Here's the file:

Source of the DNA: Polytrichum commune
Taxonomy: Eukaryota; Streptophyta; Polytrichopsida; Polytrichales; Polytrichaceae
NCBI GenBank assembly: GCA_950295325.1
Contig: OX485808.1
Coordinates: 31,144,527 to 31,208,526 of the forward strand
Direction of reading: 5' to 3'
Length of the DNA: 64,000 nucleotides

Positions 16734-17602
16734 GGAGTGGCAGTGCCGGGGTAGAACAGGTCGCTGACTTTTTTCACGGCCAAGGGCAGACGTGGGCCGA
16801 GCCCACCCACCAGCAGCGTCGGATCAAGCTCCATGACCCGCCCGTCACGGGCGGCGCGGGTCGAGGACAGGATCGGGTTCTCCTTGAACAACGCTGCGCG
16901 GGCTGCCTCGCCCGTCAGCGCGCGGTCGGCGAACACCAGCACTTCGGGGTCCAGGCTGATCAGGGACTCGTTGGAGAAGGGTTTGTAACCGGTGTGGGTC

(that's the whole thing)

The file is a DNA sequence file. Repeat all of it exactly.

Source of the DNA: Polytrichum commune
Taxonomy: Eukaryota; Streptophyta; Polytrichopsida; Polytrichales; Polytrichaceae
NCBI GenBank assembly: GCA_950295325.1
Contig: OX485808.1
Coordinates: 31,144,527 to 31,208,526 of the forward strand
Direction of reading: 5' to 3'
Length of the DNA: 64,000 nucleotides

Positions 16734-17602
16734 GGAGTGGCAGTGCCGGGGTAGAACAGGTCGCTGACTTTTTTCACGGCCAAGGGCAGACGTGGGCCGA
16801 GCCCACCCACCAGCAGCGTCGGATCAAGCTCCATGACCCGCCCGTCACGGGCGGCGCGGGTCGAGGACAGGATCGGGTTCTCCTTGAACAACGCTGCGCG
16901 GGCTGCCTCGCCCGTCAGCGCGCGGTCGGCGAACACCAGCACTTCGGGGTCCAGGCTGATCAGGGACTCGTTGGAGAAGGGTTTGTAACCGGTGTGGGTC